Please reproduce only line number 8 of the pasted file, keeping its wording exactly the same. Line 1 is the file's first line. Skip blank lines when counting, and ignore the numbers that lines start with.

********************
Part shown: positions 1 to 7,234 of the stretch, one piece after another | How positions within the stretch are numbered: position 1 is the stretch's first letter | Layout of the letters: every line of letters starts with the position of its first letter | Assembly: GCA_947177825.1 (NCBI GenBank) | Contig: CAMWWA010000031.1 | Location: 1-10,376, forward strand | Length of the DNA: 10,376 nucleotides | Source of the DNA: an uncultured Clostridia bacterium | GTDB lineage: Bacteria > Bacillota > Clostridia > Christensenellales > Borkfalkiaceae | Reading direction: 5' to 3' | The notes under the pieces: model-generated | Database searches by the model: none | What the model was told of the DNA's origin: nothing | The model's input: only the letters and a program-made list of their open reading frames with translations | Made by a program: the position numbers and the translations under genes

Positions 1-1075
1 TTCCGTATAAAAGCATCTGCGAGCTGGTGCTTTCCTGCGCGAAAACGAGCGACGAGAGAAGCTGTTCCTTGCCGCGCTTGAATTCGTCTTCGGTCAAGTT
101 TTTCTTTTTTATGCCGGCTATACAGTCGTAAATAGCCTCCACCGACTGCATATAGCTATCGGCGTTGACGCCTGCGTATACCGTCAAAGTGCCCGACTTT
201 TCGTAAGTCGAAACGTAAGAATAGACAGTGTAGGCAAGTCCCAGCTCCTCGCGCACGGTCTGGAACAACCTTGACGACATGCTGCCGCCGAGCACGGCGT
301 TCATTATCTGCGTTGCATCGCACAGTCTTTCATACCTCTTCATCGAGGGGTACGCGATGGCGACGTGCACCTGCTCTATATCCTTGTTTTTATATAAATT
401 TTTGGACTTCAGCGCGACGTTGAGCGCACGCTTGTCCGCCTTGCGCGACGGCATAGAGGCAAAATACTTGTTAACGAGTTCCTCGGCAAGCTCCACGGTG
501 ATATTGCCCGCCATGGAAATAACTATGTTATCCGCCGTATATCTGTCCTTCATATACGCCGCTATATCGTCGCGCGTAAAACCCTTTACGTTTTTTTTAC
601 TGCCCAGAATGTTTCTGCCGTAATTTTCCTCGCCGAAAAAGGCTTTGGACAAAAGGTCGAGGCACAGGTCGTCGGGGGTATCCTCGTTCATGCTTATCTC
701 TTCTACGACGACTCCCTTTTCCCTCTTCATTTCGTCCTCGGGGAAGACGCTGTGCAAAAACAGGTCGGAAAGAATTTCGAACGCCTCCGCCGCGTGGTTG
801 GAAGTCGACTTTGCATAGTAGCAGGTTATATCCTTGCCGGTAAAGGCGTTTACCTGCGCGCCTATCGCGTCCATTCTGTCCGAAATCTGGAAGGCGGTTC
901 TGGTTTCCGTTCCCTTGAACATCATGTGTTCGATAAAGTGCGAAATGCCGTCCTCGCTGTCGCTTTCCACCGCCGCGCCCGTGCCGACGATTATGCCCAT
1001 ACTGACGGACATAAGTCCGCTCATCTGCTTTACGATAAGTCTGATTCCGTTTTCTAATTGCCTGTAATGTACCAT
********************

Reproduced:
501 ATATTGCCCGCCATGGAAATAACTATGTTATCCGCCGTATATCTGTCCTTCATATACGCCGCTATATCGTCGCGCGTAAAACCCTTTACGTTTTTTTTAC